What is prediabetes?
And how do I know if I am Prediabetic?
What does it mean to be prediabetic?
A diagnosis of prediabetes is made when the levels of sugar in your blood have reached a certain range (42-47 mmol/mol). If this is not addressed it is very common to progress to a diagnosis of Type 2 diabetes (48> mmol/mol).
Type 2 diabetes is a risk factor for many of the chronic diseases we face today and therefore comes at an increased risk of serious health concerns. These include nerve damage, kidney problems, vision loss and blindness, for instance.
How do I know if I am prediabetic?
Firstly, a diagnosis of prediabetes is an opportunity to reverse high blood sugar levels and, as a result, take back control of your health and wellbeing.
If you are unsure if you have prediabetes, there are a few signs you can be aware of. Additionally, understanding these signals in the body and being proactive allows you to make the necessary changes to improve your metabolic health. As a result, it can also empower you in your journey towards health.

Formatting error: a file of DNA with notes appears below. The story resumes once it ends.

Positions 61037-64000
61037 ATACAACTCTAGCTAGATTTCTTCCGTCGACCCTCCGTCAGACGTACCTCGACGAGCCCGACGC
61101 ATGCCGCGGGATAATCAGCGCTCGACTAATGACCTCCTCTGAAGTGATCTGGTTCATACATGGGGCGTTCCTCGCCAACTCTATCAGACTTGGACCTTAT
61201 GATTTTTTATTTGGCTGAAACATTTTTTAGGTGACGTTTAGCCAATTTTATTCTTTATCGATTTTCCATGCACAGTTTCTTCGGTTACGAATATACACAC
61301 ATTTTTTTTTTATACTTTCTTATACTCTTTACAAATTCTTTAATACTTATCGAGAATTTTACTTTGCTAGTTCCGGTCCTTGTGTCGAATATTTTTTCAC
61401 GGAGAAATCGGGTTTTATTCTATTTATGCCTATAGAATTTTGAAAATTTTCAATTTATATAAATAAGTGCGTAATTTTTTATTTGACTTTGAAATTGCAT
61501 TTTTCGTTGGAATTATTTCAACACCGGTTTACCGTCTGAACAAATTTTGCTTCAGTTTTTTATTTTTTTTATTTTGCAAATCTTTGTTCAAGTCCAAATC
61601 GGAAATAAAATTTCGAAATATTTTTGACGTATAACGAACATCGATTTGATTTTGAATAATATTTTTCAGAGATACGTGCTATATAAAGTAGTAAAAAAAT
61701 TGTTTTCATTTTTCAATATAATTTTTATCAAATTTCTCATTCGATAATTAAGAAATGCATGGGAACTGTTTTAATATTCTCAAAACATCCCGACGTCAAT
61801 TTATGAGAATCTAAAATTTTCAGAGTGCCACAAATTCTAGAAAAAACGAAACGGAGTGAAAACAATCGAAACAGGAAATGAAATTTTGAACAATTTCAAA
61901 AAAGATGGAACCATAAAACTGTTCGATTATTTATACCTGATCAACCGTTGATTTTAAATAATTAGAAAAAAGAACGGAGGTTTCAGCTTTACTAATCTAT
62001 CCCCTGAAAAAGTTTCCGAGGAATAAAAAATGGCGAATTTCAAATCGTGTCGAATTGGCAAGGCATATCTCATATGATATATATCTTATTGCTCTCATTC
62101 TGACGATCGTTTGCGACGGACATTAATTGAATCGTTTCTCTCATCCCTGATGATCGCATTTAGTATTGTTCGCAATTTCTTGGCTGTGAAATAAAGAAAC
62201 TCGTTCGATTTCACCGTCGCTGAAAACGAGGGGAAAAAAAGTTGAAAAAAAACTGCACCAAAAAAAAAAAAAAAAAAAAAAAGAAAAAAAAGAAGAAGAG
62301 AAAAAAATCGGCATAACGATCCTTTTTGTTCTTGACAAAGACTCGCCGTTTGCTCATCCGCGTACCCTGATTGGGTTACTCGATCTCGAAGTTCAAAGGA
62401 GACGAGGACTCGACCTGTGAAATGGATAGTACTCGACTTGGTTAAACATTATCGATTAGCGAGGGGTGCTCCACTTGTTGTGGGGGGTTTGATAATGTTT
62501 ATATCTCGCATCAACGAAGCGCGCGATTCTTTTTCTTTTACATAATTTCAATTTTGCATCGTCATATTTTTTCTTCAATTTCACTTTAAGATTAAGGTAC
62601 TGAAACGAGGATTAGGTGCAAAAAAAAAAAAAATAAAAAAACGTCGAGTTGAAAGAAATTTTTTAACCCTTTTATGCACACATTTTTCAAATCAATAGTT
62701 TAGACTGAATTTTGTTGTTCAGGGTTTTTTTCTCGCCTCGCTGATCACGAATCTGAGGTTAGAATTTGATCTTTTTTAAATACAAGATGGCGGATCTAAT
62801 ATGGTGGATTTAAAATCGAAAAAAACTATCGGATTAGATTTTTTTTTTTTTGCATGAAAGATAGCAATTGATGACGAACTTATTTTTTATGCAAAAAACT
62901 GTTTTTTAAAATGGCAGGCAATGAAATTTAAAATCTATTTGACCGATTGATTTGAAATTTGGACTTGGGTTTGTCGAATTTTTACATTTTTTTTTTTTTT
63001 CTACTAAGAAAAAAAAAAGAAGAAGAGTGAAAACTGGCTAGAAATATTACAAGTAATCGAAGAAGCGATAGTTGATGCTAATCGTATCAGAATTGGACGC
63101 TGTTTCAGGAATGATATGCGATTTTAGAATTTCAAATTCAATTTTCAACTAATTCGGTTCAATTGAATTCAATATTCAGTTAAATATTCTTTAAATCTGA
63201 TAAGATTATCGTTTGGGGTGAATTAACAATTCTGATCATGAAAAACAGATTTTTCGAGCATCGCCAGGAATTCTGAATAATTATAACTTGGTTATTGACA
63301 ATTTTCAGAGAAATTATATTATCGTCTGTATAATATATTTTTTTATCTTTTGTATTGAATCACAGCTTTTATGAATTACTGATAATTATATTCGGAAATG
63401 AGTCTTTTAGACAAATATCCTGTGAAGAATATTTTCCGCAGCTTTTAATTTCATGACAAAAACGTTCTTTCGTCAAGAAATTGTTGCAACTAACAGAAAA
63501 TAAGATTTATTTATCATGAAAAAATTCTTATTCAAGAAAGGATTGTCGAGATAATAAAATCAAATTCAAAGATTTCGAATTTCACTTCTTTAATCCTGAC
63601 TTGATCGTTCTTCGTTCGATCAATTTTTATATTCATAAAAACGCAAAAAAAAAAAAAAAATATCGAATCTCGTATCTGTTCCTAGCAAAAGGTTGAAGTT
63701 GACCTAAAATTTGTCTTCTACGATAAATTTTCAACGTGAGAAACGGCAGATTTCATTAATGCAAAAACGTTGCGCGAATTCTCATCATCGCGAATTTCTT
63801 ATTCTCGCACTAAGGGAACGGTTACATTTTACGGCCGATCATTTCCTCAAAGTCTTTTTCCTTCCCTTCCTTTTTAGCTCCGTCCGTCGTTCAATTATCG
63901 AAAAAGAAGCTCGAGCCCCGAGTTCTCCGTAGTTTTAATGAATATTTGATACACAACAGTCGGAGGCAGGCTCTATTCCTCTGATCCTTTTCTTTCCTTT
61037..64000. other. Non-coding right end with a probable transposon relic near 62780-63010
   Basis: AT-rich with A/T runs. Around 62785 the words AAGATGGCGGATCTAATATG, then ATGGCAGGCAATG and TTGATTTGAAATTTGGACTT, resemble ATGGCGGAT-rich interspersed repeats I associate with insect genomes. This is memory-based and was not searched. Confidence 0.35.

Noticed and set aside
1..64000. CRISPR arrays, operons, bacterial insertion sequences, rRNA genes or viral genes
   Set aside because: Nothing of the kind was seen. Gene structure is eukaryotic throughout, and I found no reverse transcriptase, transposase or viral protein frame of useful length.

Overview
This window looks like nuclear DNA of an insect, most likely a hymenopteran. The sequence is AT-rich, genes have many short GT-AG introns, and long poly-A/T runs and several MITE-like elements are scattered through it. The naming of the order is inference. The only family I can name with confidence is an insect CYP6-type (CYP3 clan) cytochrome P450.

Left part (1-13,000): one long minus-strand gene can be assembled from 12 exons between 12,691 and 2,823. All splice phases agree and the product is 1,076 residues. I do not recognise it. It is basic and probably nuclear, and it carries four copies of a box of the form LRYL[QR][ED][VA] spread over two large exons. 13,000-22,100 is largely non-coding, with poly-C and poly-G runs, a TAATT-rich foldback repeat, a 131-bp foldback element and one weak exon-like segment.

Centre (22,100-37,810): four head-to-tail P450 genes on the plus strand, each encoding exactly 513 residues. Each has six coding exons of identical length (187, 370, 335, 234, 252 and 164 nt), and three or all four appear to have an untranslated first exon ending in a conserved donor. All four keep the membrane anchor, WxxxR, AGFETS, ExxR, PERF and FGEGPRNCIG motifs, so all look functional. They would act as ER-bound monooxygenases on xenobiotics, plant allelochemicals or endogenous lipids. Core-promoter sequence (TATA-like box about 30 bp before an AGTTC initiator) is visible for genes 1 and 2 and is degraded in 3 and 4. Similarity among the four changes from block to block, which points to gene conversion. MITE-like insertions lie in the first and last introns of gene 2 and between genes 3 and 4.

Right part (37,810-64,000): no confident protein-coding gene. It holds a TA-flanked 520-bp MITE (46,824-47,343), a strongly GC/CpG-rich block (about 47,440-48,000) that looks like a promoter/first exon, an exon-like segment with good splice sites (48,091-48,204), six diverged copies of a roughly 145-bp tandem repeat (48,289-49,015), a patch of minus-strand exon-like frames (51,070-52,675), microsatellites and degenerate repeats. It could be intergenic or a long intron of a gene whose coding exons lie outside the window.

Secondly, it’s important to note many people will be unaware that they are prediabetic. Some may put fatigue down to getting older or being less active because of the pandemic, for example.
So, getting an HbA1c test from your Doctor will give you this information and, therefore, build awareness around areas of your health that could be improved.
Symptoms and Contributing Factors
- Constant tiredness and fatigue
- Brain fog
- Being overweight
- Age 45 and above
- High blood pressure
- Low HDL cholesterol and high triglycerides
- Diabetes UK waist of higher than 31.5 inches for women and 37 inches for men
- Family history and genetics
- Being of South Asian descent and male puts you at higher risk
Moreover, certain lifestyle choices can also influence whether a person is more at risk of prediabetes.
- A sedentary lifestyle with little to no exercise
- Diet: eating high levels of sugars including refined carbohydrates
Lastly, and most importantly, understand that these symptoms may be nothing to worry about and could be the effects of certain lifestyle choices. However, if you have any concerns, don’t hesitate to get in touch with your GP.